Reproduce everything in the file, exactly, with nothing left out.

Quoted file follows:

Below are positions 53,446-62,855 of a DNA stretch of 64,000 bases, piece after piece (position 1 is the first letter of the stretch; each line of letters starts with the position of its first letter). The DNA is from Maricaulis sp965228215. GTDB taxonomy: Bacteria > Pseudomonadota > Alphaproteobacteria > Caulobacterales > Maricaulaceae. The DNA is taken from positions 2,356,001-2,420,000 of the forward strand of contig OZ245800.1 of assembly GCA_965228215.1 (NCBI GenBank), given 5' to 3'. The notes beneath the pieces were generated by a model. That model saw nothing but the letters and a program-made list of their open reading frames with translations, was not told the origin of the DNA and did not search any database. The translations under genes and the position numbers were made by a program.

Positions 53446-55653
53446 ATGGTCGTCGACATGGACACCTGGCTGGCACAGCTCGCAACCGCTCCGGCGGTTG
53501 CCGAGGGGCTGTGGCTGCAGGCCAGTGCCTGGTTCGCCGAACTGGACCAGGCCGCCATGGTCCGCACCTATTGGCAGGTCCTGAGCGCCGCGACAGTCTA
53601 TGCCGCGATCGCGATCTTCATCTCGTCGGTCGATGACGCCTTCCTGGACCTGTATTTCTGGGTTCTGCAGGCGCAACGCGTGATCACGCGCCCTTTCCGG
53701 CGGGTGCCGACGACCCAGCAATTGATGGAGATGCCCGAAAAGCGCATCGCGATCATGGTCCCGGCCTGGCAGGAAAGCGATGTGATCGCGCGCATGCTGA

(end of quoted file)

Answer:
Below are positions 53,446-62,855 of a DNA stretch of 64,000 bases, piece after piece (position 1 is the first letter of the stretch; each line of letters starts with the position of its first letter). The DNA is from Maricaulis sp965228215. GTDB taxonomy: Bacteria > Pseudomonadota > Alphaproteobacteria > Caulobacterales > Maricaulaceae. The DNA is taken from positions 2,356,001-2,420,000 of the forward strand of contig OZ245800.1 of assembly GCA_965228215.1 (NCBI GenBank), given 5' to 3'. The notes beneath the pieces were generated by a model. That model saw nothing but the letters and a program-made list of their open reading frames with translations, was not told the origin of the DNA and did not search any database. The translations under genes and the position numbers were made by a program.

Positions 53446-55653
53446 ATGGTCGTCGACATGGACACCTGGCTGGCACAGCTCGCAACCGCTCCGGCGGTTG
53501 CCGAGGGGCTGTGGCTGCAGGCCAGTGCCTGGTTCGCCGAACTGGACCAGGCCGCCATGGTCCGCACCTATTGGCAGGTCCTGAGCGCCGCGACAGTCTA
53601 TGCCGCGATCGCGATCTTCATCTCGTCGGTCGATGACGCCTTCCTGGACCTGTATTTCTGGGTTCTGCAGGCGCAACGCGTGATCACGCGCCCTTTCCGG
53701 CGGGTGCCGACGACCCAGCAATTGATGGAGATGCCCGAAAAGCGCATCGCGATCATGGTCCCGGCCTGGCAGGAAAGCGATGTGATCGCGCGCATGCTGA